Predators' goaltending measures up

Nashville -- Lots of jokes are floating around the Nashville Predators' dressing room these days, not just about the quality of their goaltending but, well, the size of that goaltending.

Certainly, the Predators are the only NHL team in history that can boast of having just shy of 13 feet of goaltending.

And it's a good thing that if 6-foot-6 rookie netminder Anders Lindback forgets his suit jacket, he can just borrow one from 6-foot-5 colleague Pekka Rinne.

"Yeah, about the same size. I guess that's one more positive thing," Rinne acknowledged Thursday morning before the 5-0-3 Predators were to play host to Central Division rival St. Louis.

OK. Maybe it's not all that funny. But the fact remains that the Predators, the only NHL team that began play Thursday without a regulation loss, are able to crack some jokes about a goaltending situation that could easily have been a nightmare.

During the offseason, the Predators made a conscious decision to eschew the many free-agent goalies on the market and see who might emerge as Rinne's backup.

The thinking was that if the backup couldn't get the job done, GM David Poile would start beating the bushes looking for some veteran help.

Already goalies like Thomas Greiss and Erik Ersberg, both of whom have NHL experience with San Jose and Los Angeles, respectively, have passed through waivers, but the Predators weren't interested.

Not surprising.

As it turned out, Lindback, an undrafted, unheralded 22-year-old out of Sweden earned the backup job to Rinne out of training camp. Had things gone according to plan, head coach Barry Trotz might not have called Lindback's number to give Rinne a rest until Game 8 or so of this season.

But, as Poile pointed out Thursday morning in an interview, things didn't go quite according to plan.

In the third period of the Predators' season opener, Rinne went down with a knee injury.

And in came Lindback for his first NHL action, and he never missed a beat.

He helped preserve that victory over Anaheim and went on to post a 3-0-1 record with a .925 save percentage.

"Oh yeah, that was a bit overwhelming," Lindback admitted. "It went so quickly I don't have the time to think. I just went out there."

The Predators boast the NHL's third-best goals-against average heading into play Thursday at 2.12.

A unique situation?

Poile has been around the game a long time and acknowledged turning over the goaltending reins to two relatively untested netminders isn't how they tell you how to do it in the GMs' operating manual.

"It was not historically what hockey managers have chosen to do," he acknowledged.

And specifically, the ascension of Lindback runs contrary to how the Predators have done business over the years.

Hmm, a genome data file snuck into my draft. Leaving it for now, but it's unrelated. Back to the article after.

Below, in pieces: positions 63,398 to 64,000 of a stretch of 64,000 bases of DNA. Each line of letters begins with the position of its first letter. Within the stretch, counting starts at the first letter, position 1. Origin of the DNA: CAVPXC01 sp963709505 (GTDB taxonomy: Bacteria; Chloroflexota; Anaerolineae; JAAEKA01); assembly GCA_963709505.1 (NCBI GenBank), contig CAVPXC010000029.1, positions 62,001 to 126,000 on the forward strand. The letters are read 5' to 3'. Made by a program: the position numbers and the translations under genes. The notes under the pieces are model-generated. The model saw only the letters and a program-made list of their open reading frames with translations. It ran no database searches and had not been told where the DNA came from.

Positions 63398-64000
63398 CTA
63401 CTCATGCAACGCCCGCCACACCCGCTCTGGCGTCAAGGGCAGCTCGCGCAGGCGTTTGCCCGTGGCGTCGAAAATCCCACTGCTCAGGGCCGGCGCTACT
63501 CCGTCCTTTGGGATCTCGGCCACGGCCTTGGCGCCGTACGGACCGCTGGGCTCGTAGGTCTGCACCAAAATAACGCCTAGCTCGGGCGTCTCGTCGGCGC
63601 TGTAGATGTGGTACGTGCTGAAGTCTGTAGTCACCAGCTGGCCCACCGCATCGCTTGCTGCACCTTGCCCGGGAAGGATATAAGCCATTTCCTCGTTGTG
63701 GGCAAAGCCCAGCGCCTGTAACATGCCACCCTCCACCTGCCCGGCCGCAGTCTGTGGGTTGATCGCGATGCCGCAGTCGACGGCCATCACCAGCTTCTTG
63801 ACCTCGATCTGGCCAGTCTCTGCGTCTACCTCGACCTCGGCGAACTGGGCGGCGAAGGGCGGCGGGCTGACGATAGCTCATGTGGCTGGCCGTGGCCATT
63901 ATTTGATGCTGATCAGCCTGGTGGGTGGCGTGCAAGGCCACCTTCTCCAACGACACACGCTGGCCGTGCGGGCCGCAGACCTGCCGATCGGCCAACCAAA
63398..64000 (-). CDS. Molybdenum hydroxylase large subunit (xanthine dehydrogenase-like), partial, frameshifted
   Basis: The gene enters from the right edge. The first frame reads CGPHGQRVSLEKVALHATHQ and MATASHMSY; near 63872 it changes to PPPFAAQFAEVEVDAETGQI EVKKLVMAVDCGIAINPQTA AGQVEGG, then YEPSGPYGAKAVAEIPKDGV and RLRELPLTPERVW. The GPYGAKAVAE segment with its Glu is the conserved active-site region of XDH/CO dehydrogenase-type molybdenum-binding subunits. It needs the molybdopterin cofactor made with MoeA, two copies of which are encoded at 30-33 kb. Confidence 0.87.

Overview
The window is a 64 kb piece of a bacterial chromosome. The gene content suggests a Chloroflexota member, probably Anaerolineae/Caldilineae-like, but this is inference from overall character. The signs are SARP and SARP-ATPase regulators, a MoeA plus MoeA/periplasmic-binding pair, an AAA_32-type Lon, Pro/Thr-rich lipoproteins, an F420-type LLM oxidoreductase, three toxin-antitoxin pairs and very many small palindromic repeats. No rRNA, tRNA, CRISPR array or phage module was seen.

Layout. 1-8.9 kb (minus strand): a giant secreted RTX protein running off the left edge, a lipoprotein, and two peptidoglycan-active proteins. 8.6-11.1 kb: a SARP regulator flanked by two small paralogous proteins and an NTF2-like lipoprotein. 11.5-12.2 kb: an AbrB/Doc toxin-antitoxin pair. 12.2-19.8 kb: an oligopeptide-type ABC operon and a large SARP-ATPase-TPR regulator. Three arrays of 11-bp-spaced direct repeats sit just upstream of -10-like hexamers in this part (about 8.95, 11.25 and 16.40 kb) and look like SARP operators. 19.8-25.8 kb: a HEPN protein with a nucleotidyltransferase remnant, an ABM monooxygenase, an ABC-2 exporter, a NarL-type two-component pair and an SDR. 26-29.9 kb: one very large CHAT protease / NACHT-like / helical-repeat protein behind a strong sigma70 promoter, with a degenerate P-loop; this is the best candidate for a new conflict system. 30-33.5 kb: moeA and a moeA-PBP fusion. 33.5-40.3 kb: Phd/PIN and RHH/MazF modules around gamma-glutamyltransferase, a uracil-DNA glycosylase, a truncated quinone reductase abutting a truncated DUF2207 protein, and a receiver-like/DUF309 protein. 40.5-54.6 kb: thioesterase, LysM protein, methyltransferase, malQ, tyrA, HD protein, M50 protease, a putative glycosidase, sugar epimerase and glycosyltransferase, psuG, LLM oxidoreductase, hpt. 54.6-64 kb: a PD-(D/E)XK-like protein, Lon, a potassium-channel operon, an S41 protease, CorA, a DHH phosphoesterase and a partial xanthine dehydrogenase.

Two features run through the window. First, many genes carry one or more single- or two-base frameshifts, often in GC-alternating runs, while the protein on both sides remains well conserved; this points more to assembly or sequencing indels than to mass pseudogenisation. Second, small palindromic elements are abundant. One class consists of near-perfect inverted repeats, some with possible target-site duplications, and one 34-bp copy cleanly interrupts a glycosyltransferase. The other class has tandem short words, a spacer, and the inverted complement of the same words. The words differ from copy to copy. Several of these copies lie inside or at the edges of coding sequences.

"Traditionally, the road to Nashville has always run through Milwaukee," Poile told ESPN.com, noting the team's American Hockey League franchise.

That's where most of the Predators' top homegrown players honed their skills before coming to the NHL. It's where Rinne honed his skills before becoming one of the game's top young goaltenders.

When Rinne blanked Dallas 1-0 last weekend, it marked his 15th shutout since Dec. 1, 2008, most in the NHL over that period.

Although he will turn 28 in November, this is just Rinne's third full season in the NHL. But, he has quickly moved from NHL newcomer to mentor for young Lindback.

"Things happen quickly," Rinne said. "All these few years have gone by really fast and a lot of things have happened. But it's great to see a guy like Anders coming in and being ready like he is. Being only 22 years old, it's amazing and just really happy to have him [as] my goalie partner. Obviously, I do anything to help him if he needs any advice but he's a smart kid and works extremely hard and I think that's just a key thing, to have that work ethic," he said.

Lindback is currently living with teammate Patric Hornqvist, although Hornqvist is helping Lindback find his own apartment [and not one in Milwaukee as it turns out] and his first North American car.

As for nerves, Lindback seems unaware that he should be feeling any.

"Actually, I have really hard [time] to get nervous and that might be a good thing. I don't remember I got nervous the last time, really. I just get excited and just try and do my best every day," he said.

Has there been anything that's been difficult in the transition from anonymous netminder to front-line NHL player?

Apparently not.

"Everything's really been ... just living the dream," he said with a smile.

Just like the Predators.